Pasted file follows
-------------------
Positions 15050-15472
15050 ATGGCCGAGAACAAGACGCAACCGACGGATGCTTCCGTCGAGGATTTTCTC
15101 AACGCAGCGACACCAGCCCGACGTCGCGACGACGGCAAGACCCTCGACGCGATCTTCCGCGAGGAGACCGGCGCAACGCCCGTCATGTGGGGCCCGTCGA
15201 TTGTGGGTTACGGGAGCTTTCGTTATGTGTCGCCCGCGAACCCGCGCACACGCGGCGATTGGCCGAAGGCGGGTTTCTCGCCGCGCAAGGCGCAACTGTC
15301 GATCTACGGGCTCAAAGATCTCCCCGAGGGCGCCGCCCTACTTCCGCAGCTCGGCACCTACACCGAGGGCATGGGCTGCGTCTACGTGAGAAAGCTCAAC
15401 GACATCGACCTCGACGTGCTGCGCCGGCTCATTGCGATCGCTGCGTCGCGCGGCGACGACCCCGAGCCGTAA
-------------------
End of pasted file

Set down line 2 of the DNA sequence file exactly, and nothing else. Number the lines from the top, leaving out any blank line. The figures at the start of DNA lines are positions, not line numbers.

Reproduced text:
15050 ATGGCCGAGAACAAGACGCAACCGACGGATGCTTCCGTCGAGGATTTTCTC